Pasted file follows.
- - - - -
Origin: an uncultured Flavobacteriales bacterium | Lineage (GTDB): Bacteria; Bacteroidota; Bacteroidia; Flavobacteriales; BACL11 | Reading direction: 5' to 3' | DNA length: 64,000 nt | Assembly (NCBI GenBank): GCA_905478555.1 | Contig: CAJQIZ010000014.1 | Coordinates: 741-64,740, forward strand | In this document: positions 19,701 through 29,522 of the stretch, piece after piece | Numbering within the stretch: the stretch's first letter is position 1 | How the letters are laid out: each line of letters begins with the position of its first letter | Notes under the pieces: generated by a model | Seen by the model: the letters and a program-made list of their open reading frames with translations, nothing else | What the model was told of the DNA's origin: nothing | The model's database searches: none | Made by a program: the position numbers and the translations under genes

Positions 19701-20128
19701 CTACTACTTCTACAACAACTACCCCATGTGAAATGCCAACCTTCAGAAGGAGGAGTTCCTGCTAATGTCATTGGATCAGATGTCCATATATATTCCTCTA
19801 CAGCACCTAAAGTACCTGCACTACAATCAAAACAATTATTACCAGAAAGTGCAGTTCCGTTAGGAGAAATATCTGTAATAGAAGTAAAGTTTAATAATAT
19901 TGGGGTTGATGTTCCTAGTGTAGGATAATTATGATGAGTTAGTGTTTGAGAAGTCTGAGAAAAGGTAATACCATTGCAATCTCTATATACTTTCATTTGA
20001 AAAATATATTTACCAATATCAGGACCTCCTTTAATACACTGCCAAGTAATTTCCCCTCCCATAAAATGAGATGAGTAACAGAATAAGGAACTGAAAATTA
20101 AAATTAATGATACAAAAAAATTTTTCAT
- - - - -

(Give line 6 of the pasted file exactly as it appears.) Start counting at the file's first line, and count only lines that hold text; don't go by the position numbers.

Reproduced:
20001 AAAATATATTTACCAATATCAGGACCTCCTTTAATACACTGCCAAGTAATTTCCCCTCCCATAAAATGAGATGAGTAACAGAATAAGGAACTGAAAATTA